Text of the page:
Thursday, May 25, 2000

Abortion foes, feds settle case

Accused of blocking clinic access

The Associated Press

        DAYTON, Ohio — The government has reached a tentative settlement with abortion protesters accused of violating a federal law by blocking access to reproductive health clinics.

        Justice Department spokeswoman Kara Peterman said Wednesday she would release no details until the tentative settlement is approved by U.S. District Judge Walter Rice. There was no timetable for when the judge is to rule whether he would accept the settlement.

        Defendants are the anti-abortion group Operation Rescue and several abortion protesters. They were accused of blocking access to clinics in Cincinnati, Dayton and Kettering, a Dayton suburb, during protests in July 1997.

        The defendants denied illegally blocking entrances.

        The defendants include the Rev. Philip Benham, director of Operation Rescue in Garland, Texas, and David Mehaffie of Dayton, director of Return to Truth.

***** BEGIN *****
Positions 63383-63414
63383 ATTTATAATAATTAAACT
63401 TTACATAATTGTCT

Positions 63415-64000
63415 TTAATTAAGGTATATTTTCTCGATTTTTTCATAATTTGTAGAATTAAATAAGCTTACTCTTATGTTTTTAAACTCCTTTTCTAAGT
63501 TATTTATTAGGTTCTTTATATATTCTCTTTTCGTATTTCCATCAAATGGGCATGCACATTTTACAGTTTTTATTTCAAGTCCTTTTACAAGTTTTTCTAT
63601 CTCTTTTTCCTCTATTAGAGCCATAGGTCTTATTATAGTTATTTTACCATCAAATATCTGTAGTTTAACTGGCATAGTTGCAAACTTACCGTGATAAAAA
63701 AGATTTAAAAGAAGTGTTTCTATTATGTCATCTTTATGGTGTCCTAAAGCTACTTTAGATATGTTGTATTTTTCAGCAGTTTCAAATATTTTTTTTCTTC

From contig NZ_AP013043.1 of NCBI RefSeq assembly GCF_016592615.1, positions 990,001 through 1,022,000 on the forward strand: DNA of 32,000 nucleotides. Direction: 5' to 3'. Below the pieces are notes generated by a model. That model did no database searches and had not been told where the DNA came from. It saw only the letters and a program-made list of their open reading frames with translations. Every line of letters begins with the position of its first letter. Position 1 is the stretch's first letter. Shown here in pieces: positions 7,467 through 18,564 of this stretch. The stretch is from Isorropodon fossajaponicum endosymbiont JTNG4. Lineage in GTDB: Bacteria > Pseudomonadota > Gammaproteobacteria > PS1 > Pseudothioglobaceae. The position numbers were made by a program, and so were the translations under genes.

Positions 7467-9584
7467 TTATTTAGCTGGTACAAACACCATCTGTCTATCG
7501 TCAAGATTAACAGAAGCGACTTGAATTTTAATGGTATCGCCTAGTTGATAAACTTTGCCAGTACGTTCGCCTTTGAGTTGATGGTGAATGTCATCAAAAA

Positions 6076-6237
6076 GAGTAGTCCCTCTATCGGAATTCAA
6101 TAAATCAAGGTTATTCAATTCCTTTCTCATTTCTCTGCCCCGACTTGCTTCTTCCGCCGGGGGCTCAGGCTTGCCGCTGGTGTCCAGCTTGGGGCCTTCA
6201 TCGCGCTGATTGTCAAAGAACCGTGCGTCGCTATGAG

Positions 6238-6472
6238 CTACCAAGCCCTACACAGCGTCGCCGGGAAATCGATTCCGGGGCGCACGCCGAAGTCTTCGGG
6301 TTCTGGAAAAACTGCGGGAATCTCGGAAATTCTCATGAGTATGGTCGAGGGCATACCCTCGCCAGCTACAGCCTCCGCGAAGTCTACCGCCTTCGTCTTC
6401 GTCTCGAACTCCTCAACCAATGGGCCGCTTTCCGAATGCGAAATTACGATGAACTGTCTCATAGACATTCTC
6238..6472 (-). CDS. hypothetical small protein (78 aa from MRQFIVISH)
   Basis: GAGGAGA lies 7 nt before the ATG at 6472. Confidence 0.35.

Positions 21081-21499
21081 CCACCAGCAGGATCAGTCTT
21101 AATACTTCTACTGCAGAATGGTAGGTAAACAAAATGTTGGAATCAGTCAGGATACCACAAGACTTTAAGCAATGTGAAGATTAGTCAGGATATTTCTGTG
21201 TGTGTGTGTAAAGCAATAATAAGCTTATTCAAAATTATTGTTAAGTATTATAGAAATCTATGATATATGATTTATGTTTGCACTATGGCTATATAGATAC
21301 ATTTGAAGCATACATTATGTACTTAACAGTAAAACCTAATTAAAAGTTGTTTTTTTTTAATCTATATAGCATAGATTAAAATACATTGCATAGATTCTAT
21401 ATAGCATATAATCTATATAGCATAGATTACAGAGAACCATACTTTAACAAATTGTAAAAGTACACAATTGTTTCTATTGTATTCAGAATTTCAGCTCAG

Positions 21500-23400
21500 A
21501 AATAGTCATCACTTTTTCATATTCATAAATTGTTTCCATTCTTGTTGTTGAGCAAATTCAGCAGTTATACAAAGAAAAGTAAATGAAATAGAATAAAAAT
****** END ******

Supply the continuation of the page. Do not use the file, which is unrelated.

The settlement headed off, for now, a trial before Judge Rice. The trial had been scheduled last week, but was postponed while attorneys negotiated.

        The first trial before Judge Rice ended in a mistrial in September. Defense attorneys said they weren't notified then of what a prosecution witness was to have testified about.

        During the September trial, government lawyers sought to identify the individual defendants as being among those who illegally blocked entrances to the clinics. The government wanted the judge to bar protesters from hindering future access to the clinics.

        The Justice Department brought the case in March 1998 under the 1994 Freedom of Access to Clinic Entrances Act.

        The government has prosecuted dozens of abortion protesters under the 1994 law. It bars the use of force, threats or blockades to interfere with access to reproductive health care.

        Anyone convicted of breaking the law could face up to $10,000 in fines and $5,000 in damages.

        The case resulted from an Operation Rescue protest in which four people were arrested at the Women's Medical Center in Dayton. Protests also occurred at the Cincinnati Clinic and the Dayton Clinic.


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